Image: Joseph Kennedy, 16 April 2008 [larger view].
Nikon D200, Kowa 883 telescope TSN-PZ camera eyepiece 1/320s f/8.0 at 1000.0mm iso400.
Please name at least one field mark that supports your identification.
Rick Wright, Managing Director of WINGS Birding Tours Worldwide, writes:
The computer screen and middle-aged eyes give an oddly warm cast to what I know must be the vivid orange of this oriole; but let’s take advantage of that anomaly — not so different, after all, from the sort of distortions we routinely encounter in the field when we see a bird from an odd angle or in poor light — let’s take advantage of that anomaly to focus more closely on the patterns than on the exact colors of this striking bird.
The completely black head rules out a great many Icterus species, but more eloquent still is the tail. Though shadow and an ever-so-slight lack of focus make it hard to tell exactly what color the outer rectrix is, we can see clearly that that feather is yellow or orange distally. For the sake of efficiency, we’ll limit ourselves to the orioles recorded in Texas; we can immediately eliminate from consideration Streak-backed, Bullock’s, Hooded, Orchard, Altamira, Scotts, Audubon’s, and (for good measure, though I don’t think there are any Texas records yet) Black-vented, all of which have black tail-tips in their colorful male plumages.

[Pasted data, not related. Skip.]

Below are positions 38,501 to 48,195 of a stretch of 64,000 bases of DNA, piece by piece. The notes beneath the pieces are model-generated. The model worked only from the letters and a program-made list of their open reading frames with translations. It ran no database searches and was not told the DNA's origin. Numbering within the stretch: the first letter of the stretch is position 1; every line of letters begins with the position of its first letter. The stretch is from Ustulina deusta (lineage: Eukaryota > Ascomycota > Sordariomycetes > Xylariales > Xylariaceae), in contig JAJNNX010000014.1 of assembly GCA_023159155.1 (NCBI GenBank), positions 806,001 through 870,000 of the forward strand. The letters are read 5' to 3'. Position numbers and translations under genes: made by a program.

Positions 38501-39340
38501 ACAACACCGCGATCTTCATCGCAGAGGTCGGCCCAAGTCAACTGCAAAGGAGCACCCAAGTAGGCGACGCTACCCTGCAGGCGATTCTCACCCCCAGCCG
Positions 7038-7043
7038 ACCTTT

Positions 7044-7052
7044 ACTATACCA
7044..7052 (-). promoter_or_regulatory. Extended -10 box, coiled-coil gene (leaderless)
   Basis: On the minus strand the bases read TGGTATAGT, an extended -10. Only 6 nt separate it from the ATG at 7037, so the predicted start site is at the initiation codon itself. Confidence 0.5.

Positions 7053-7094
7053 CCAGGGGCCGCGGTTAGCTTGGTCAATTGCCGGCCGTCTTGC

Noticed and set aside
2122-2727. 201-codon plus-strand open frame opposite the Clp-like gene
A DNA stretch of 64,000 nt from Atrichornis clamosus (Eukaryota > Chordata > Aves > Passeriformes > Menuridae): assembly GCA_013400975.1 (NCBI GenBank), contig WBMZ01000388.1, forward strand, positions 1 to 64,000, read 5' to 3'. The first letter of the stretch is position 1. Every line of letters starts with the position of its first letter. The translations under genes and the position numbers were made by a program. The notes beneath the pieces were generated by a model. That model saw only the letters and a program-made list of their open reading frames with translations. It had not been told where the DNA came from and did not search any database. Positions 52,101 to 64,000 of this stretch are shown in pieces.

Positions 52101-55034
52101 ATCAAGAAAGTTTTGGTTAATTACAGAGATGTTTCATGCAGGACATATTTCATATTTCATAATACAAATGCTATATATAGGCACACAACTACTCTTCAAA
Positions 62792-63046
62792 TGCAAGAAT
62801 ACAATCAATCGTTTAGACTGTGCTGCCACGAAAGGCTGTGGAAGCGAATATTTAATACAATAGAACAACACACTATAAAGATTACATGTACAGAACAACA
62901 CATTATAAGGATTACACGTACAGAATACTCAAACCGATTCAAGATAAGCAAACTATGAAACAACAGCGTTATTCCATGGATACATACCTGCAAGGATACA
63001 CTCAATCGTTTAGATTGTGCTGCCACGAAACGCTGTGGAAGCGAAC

And that little bit of knowledge lands us right on the correct identification. To confirm our diagnosis of this male Baltimore Oriole, let’s consider the wing. The median coverts are yellow-orange, and the tips of the greater coverts from a discrete white wingbar; white edgings are conspicuous on the secondaries, forming a definite panel.
For a time after 1973, Baltimore and Bullock’s Orioles were treated as conspecific. Though it is true that they interbreed with some liberty (libertinage?) on the western Great Plains, biochemical research has determined that these two taxa are not each other’s closest relatives in the oriole lineage, and they are now considered distinct.
Review all mystery birds to date.